Qualifying had not got off to the best start for the young Briton, as he skipped through the gravel trap, but there was no serious damage to the car and he was able to redeem himself in the best possible style, scoring the first pole position of his sportscar career. “It's a magic moment and I want to thank Greaves and Nissan so much for the opportunity they've given me. I spent a while after the chequered flag circulating around, waiting to hear if anyone had beaten my time, so it was a big relief when my engineer said I had it at last.”

Sarrazin ended up second in P2 driving the Starworks HPD Honda – the car that won the class Le Mans while he was on temporary loan to Toyota. The experienced Frenchman was just 0.003 seconds off Brundle's time, commenting, “The car is very good and we have a perfect set-up. I'm optimistic for the race, as it's very easy on its tyres and that will be key.” Third on the P2 grid, and fastest of the teams running the Oreca chassis, was the Spa-Francorchamps polesitters ADR-Delta, with Australian John Martin at the wheel. “I was half a second up on my last flying lap, but got held up in traffic,” he said ruefully. “But my earlier time was our first attempt at a quick lap on reasonable tyres, so we're pretty happy. We've a good package whether it's wet or dry tomorrow.”

GTE Pro and GTE Am

A rapidly drying track saw the times fall quickly during a frantic and highly competitive qualifying session for the GTE Pro and GTE Am cars. Aston Martin, Porsche and Ferrari all topped the timing screens at various points, but in the end it was Richard Lietz in the Felbermayr Racing Porsche that emerged on top with a very strong lap that he began just before the chequered flag fell. “We started on a 'drying wet' tyre, as at first we didn't expect it would be dry enough to run slicks by the end of the session,” said the Austrian, who will share the 911 with Marc Lieb in tomorrow's race. “Pole is great after our disappointment at Le Mans, and we're definitely closer to the Ferraris on one-lap pace than we were at the start of the year. But I think they can still do one less pit stop over the course of the race.”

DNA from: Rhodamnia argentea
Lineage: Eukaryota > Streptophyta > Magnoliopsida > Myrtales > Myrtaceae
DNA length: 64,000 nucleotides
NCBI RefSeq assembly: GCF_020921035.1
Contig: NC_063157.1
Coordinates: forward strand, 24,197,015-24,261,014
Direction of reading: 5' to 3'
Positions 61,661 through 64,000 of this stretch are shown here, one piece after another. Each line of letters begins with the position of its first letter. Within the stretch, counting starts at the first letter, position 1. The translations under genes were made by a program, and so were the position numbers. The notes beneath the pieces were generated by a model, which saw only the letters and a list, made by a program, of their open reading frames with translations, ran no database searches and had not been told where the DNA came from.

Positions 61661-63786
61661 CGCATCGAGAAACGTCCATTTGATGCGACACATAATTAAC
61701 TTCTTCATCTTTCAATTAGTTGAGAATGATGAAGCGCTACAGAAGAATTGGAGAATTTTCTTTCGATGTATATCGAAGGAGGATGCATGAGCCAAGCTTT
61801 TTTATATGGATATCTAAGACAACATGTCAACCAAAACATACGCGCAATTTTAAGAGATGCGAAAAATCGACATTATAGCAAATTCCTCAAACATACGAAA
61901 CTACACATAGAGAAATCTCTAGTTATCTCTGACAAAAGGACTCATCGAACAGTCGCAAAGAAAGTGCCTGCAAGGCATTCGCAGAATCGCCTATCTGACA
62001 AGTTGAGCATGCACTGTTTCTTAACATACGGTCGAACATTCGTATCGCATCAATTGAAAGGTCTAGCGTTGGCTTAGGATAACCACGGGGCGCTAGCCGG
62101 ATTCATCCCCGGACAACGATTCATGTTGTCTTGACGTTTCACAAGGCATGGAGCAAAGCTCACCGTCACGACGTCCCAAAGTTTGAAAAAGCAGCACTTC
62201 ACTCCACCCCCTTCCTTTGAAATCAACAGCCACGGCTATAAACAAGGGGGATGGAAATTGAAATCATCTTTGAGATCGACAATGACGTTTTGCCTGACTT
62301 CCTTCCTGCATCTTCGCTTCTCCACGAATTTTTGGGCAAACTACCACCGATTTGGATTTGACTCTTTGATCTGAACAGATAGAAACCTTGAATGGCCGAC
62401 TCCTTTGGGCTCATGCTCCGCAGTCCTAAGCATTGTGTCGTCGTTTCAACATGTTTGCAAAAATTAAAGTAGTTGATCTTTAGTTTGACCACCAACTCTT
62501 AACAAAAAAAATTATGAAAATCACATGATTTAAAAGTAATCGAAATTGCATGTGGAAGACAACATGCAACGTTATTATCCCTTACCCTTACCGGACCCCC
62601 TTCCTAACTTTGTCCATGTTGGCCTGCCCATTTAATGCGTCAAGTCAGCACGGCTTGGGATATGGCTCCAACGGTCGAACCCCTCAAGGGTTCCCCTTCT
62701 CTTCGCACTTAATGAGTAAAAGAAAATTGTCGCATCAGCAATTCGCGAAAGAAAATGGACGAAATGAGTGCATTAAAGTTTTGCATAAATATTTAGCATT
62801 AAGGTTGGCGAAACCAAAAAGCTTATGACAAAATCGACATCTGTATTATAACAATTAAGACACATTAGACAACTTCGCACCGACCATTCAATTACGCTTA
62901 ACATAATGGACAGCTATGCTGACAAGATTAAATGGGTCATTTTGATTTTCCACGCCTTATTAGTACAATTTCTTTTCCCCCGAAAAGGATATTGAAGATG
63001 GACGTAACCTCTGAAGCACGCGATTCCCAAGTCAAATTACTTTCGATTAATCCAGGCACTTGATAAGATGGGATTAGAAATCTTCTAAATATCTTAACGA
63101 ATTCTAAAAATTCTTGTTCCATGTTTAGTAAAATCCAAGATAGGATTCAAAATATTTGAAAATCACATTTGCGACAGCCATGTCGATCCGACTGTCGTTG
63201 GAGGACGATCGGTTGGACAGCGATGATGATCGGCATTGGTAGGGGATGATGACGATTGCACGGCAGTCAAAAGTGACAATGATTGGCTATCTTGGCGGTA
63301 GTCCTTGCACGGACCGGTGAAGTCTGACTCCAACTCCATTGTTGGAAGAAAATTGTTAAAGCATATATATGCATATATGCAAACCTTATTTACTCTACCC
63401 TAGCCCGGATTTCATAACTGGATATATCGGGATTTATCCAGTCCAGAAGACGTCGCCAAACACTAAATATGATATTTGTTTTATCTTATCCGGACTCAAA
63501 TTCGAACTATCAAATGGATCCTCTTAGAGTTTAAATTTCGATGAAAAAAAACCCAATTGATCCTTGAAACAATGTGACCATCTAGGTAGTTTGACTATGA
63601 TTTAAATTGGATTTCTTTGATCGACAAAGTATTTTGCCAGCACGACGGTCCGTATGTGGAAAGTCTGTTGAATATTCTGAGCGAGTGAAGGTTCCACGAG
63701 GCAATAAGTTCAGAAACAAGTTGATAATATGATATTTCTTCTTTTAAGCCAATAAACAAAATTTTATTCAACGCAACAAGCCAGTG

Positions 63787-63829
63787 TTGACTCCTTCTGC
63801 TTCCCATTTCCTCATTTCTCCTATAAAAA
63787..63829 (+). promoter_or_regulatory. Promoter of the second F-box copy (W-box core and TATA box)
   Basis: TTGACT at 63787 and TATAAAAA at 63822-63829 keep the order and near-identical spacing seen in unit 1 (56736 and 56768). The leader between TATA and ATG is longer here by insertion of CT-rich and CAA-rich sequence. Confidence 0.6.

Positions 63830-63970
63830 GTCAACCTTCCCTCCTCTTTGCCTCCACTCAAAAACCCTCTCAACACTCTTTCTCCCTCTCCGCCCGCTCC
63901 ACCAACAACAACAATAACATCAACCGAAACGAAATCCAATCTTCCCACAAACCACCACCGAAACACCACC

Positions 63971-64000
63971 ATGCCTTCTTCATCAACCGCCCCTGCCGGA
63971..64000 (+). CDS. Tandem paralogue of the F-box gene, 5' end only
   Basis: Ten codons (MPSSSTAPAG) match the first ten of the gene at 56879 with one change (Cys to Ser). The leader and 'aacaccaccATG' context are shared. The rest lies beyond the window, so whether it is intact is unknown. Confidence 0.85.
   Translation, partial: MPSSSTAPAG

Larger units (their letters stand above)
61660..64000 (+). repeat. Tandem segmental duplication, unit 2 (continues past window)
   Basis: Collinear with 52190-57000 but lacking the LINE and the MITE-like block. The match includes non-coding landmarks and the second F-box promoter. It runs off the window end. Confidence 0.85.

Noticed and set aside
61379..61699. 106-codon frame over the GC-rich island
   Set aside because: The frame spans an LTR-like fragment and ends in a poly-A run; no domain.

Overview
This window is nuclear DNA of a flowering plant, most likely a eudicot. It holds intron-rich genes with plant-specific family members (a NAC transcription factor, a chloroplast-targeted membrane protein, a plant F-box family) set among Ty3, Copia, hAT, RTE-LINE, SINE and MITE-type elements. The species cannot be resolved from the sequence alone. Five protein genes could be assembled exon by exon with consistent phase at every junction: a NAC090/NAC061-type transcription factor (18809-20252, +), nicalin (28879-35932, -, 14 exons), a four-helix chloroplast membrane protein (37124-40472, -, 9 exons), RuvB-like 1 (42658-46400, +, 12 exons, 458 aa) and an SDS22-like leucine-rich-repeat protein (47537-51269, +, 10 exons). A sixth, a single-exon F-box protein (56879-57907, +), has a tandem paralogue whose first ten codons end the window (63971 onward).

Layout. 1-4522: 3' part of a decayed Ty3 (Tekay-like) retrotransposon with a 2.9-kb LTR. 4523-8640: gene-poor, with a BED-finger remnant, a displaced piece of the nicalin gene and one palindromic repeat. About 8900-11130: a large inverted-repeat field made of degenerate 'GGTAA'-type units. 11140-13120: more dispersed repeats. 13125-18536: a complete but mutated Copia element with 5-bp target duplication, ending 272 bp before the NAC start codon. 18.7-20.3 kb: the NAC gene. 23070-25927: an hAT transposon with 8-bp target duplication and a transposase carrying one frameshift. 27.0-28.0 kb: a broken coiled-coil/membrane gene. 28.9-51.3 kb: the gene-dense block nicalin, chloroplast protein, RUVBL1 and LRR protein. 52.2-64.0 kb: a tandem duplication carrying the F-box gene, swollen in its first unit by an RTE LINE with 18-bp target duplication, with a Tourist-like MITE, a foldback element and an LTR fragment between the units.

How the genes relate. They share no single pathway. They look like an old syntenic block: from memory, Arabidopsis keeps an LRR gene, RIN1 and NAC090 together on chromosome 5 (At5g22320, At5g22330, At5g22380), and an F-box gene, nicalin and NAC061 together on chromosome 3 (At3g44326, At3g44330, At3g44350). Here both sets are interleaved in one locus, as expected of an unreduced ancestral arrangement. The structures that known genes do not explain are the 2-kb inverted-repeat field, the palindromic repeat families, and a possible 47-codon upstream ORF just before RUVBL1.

JMW Racing – a 'guest entry' from the European Le Mans Series – were the fastest of those Ferrari runners, much to the delight of driver James Walker. “It was a total unknown at the start, as we had no wet setup, so we did a banker lap on rain tyres,” he recalled. The Englishman was two seconds up on his final flying lap, but lost the 458 under braking at the end of the Wellington Straight. Fortunately, he didn't hit anything but with the spin went any chance of taking pole position. The small British team nonetheless had the satisfaction of out-qualifying Ferrari works driver Gianmaria Bruni in the #51 AF Corse car.

Fourth overall in GT, and pole in GTE Am, went to Stuart Hall, driving a second works Aston Martin V12 Vantage entered as a one-off for this round only. “It was very difficult to judge at end,” he remarked. “We made the call to go to slicks with around seven minutes to go. It was maybe a little early, as we went off on our first lap, but the second one came together. We've been on the pace all day yesterday and today, but there's a lot of good guys in the Am class. We've got to run our own race tomorrow – we're expecting a lot of attrition so we need to make no mistakes. I think we can challenge for a class win if we do everything right.”

The GTE Pro Aston Martin was fourth in its class and sixth overall in GTE, while second and third in GTE Am went to Paulo Ruberti in the #88 Felbermayr Porsche and Marco Cioci in the #61 AF Corse Ferrari, respectively.

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About this article
Series WEC
Drivers Gianmaria Bruni , Nicolas Minassian , Stéphane Sarrazin , Benoit Tréluyer , Marc Lieb , Neel Jani , Marco Cioci , Nicolas Lapierre , James Walker , Stuart Hall , Richard Lietz , John Martin , Alex Brundle , Danny Watts , Lucas Ordonez
Teams Nissan Motorsport , AF Corse , Strakka Racing , JRM Racing
Article type Qualifying report
Tags aston martin, audi, brundle, errity, featured, hybrid, lietz, mcnish, nissan, porsche, silverstone, toyota, treluyer, wec